Performance of string comparison

Here’s the string comparison function in runtime/str.c.

CAMLprim value caml_string_compare(value s1, value s2)
  mlsize_t len1, len2;
  int res;

  if (s1 == s2) return Val_int(0);
  len1 = caml_string_length(s1);
  len2 = caml_string_length(s2);
  res = memcmp(String_val(s1), String_val(s2), len1 <= len2 ? len1 : len2);
  if (res < 0) return Val_int(-1);
  if (res > 0) return Val_int(1);
  if (len1 < len2) return Val_int(-1);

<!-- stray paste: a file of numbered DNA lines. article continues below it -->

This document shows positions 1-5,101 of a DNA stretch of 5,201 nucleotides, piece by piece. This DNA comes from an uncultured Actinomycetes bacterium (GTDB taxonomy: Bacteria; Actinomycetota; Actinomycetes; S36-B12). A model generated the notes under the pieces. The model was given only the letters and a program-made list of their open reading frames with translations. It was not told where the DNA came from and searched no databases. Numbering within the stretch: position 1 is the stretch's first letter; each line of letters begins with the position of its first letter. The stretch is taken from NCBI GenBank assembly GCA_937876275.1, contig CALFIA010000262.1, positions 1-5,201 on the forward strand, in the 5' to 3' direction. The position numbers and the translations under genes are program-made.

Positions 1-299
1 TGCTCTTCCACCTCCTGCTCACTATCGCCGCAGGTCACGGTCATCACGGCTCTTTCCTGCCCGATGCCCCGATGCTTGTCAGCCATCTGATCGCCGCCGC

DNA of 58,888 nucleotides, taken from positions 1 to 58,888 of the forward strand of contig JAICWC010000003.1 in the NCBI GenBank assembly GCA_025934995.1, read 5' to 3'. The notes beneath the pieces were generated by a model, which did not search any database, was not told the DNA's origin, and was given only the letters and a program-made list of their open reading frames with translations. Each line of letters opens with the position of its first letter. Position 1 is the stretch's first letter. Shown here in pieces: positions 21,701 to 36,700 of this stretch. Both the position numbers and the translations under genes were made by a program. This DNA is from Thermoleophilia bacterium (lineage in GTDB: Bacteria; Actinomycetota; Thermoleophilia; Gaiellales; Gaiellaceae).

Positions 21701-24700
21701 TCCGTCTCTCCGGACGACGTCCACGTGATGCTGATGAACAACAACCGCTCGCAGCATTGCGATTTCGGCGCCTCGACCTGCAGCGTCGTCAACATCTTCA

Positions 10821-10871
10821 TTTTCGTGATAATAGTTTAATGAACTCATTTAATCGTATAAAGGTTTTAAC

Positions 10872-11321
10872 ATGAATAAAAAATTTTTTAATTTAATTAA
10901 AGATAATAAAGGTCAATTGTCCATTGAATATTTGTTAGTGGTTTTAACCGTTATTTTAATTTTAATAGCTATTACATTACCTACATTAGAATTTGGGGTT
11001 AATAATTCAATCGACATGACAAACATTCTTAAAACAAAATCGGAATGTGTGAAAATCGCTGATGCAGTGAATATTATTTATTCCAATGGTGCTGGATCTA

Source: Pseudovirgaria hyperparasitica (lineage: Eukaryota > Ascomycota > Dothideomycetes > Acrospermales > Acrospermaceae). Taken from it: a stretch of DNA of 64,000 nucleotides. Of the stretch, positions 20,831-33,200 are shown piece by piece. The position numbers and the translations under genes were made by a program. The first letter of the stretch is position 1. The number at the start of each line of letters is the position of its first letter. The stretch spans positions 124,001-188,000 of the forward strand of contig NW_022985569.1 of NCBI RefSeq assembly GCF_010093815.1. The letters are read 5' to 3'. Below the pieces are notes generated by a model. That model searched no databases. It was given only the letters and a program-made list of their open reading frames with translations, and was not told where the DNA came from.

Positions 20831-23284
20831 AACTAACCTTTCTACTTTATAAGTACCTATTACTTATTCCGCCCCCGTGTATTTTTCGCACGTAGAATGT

if (len1 > len2) return Val_int(1);
  return Val_int(0);

Why is the comparison of the two lengths done after the memcmp call instead of beforehand? How does the performance of the two steps compare?

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Maybe because "b" "aa"

should return 1.

Edit: My mistake, you mean alphanumeric sort ordering! So an equality check could compare lengths first, but sorting obviously requires peeking.

@bltxd Yeah I must have had equality on my mind when I read that function.

@VPhantom you only need to compare lengths if the strings are equal in content up to the smaller one’s length, since the comparison is lexicographical.

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